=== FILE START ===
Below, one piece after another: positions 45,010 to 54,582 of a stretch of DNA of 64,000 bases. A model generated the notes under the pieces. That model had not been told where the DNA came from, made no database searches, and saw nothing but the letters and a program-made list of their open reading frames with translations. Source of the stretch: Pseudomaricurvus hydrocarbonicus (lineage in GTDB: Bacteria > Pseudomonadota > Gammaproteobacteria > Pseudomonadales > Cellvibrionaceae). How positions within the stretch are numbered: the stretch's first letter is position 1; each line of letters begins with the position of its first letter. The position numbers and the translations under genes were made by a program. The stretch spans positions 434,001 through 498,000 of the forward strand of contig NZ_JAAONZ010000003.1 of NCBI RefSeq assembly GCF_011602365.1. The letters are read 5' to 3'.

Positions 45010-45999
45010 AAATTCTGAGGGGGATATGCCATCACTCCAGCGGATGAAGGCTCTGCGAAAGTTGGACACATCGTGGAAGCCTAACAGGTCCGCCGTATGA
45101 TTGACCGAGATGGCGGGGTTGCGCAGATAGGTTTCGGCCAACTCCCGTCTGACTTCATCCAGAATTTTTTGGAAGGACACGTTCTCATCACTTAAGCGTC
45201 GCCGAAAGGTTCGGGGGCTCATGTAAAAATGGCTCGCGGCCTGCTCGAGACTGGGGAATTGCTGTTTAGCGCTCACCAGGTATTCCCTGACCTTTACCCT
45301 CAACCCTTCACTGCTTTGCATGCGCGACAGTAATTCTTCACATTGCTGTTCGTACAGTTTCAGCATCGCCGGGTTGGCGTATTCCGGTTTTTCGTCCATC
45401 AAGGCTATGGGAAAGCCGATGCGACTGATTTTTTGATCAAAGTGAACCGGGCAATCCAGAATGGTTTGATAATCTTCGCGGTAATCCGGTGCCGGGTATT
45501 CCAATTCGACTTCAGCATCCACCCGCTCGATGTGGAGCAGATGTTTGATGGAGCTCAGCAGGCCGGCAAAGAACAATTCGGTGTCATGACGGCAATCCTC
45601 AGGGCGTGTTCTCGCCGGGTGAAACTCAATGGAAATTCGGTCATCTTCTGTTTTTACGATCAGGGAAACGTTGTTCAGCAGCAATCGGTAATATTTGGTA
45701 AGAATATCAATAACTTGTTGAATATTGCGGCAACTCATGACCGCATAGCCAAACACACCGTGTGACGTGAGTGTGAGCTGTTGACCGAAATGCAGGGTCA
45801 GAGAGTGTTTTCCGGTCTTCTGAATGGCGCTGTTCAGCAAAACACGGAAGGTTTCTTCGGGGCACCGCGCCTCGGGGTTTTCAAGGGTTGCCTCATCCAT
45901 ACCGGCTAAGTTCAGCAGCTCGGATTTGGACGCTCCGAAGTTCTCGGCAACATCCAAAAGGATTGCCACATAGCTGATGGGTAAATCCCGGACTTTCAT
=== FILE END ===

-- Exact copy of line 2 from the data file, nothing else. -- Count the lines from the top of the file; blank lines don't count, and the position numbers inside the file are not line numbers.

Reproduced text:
Positions 45010-45999